Braidwood, Carluke, Lanarkshire

Standing Stone (destroyed):  OS Grid Reference – NS 8435 4799

Also Known as:

  1. Canmore ID 46543

Archaeology & History

1864 OS-map, showing the stone

1864 OS-map, showing the stone

Illustrated on the 1864 Ordnance Survey map, right by the roadside a hundred yards or so east of Braidwood House, once stood a proud standing stone – but sadly there are no remains of the monument today.  It was said by Mr Groom (1882), in his encyclopaedic Gazetteer of Scotland, that the stone was “supposed to have been a milestone on Watling Street,” but we have no way of verifying this with any certainty.  However, a similar association was conferred upon the stone by local people when the site was visited by the reverend John Wylie in 1839, when it was still standing.  Writing in the Statistical Account of Carluke, Wylie told,

“It is supposed to have stood at the side of a Roman Road, passing from Lanark, across the bridge of the Mouse beneath Cartland Crags, through Lee Valley, across Fiddler’s Burn at Chapel, and thence by Braidwood into the main street.”

The last record we have of the stone still being in position is from the 1898 OS-map, but sometime thereafter it was uprooted and destroyed.  Any further information about the stone would be gratefully welcomed.

References:

  1. Groom, Francis H. (ed.), Ordnance Gazetteer of Scotland – volume 1, Thomas C. Jack: Edinburgh 1882. 
  2. Royal Commission on the Ancient & Historic Monuments of Scotland, Lanarkshire: An Inventory of the Prehistoric and Roman Monuments, HMSO: Edinburgh 1978.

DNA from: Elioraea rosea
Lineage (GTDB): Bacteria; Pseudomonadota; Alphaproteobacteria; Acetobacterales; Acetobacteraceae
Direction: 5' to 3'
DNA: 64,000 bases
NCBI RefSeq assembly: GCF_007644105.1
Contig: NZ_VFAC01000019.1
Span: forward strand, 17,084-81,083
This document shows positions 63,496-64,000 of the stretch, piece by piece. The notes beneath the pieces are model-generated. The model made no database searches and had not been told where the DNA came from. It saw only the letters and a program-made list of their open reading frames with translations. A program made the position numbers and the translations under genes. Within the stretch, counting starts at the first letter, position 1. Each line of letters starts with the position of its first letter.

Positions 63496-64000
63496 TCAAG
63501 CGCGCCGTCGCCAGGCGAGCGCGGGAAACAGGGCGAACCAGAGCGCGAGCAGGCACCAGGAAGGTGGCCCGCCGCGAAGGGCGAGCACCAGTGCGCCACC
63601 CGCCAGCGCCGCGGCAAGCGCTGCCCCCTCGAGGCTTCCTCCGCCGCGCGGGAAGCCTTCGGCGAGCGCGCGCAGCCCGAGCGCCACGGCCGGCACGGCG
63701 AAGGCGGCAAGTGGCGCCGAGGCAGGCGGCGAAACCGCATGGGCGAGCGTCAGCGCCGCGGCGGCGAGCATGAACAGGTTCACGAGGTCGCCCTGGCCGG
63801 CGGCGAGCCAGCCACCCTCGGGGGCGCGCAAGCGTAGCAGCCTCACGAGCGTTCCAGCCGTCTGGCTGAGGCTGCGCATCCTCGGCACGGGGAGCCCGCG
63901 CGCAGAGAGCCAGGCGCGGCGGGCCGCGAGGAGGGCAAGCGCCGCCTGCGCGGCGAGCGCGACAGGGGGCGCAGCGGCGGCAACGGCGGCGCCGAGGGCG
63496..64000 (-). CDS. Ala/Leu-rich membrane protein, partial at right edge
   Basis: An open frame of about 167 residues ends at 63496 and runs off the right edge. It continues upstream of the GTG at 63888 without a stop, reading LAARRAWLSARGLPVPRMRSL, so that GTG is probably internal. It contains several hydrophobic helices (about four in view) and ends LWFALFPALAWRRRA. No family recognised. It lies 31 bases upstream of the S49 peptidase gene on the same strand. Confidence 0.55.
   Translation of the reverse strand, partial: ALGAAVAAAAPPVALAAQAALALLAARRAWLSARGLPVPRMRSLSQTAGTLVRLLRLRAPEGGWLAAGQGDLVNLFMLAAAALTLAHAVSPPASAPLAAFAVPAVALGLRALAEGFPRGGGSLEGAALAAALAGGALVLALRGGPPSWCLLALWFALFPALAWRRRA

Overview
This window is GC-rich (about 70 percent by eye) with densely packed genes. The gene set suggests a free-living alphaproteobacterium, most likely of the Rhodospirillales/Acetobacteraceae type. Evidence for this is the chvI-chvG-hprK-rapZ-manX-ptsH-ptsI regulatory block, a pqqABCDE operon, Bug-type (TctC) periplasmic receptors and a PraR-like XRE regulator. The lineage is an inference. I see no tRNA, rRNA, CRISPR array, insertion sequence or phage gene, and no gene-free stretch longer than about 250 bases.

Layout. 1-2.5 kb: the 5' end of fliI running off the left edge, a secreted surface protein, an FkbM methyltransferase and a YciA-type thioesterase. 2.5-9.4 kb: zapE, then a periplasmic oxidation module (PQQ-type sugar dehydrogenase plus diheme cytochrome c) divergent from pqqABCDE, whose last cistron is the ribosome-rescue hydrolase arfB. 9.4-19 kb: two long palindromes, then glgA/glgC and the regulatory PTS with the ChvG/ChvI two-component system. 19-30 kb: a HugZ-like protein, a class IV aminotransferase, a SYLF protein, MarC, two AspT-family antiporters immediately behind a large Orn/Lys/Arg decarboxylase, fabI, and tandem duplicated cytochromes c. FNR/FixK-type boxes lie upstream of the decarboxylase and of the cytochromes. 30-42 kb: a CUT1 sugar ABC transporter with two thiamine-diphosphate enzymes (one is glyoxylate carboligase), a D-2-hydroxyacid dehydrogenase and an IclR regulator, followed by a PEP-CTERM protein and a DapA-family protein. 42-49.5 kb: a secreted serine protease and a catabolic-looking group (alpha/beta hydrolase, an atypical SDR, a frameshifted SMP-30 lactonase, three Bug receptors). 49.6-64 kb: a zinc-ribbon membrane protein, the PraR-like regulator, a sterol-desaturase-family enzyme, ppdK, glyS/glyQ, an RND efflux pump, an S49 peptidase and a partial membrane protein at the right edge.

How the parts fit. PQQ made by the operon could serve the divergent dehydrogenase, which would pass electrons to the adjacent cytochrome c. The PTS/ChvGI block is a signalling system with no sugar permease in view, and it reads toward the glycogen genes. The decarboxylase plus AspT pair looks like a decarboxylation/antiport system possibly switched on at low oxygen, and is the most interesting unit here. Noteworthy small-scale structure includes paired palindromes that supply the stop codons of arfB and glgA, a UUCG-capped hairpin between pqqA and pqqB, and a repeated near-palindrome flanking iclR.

© Paul BennettThe Northern Antiquarian

 

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  55.711500, -3.842157 Braidwood

Todholes, Weston, Lanarkshire

Standing Stone (destroyed): OS Grid Reference – NT 038 456

Archaeology & History

This standing stone used to be positioned on the old boundary line between the Carnwatch and Dunsyre parishes.  It might be a good idea to check out the perambulation records to see if owt went off here, before its destruction.  About five-feet tall, it was positioned on a small rise in the ground, 500 yards south of Todholes.

References:

  1. Royal Commission on the Ancient & Historical Monuments of Scotland, Lanarkshire: Prehistoric and Roman Monuments, HMSO: Edinburgh 1978.

© Paul BennettThe Northern Antiquarian 

 

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  55.694768, -3.531150 Todholes stone

Standingstone Hill, Lesmahagow, Lanarkshire

Standing Stone (destroyed): OS Grid Reference – NS 759 351

Archaeology & History

The name of the place sort of gives the game away, but sadly we’ve got nowt to see anymore as the forest has covered it. The Royal Commission lads came here in 1971 and couldn’t find it, but later told that it “formerly stood on the summit” of the said hill. An important geomantic spot without any shadow of a doubt, probably having some relationship with an old tomb, either here or around the tree-covered summit of Tod Law, due east of here.

There’s a great deal more that’s been forgotten about up and about this region which will come to light as visits unfold.

References:

  1. Royal Commission on the Ancient & Historical Monuments of Scotland, Lanarkshire, HMSO: Edinburgh 1978.

© Paul BennettThe Northern Antiquarian

 

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  55.593898, -3.969711 Standingstone Hill

Shawton, Chapeltown, Lanarkshire

Standing Stone (destroyed): OS Grid Reference – NS 681 490

Archaeology & History

This is another Lanarkshire monolith that’s gone, but which was described first of all in the 19th century in the Ordnance Survey place-name book for the county.  The Scottish Royal Commission (1978) lads—who tried locating the site in September, 1973—told that,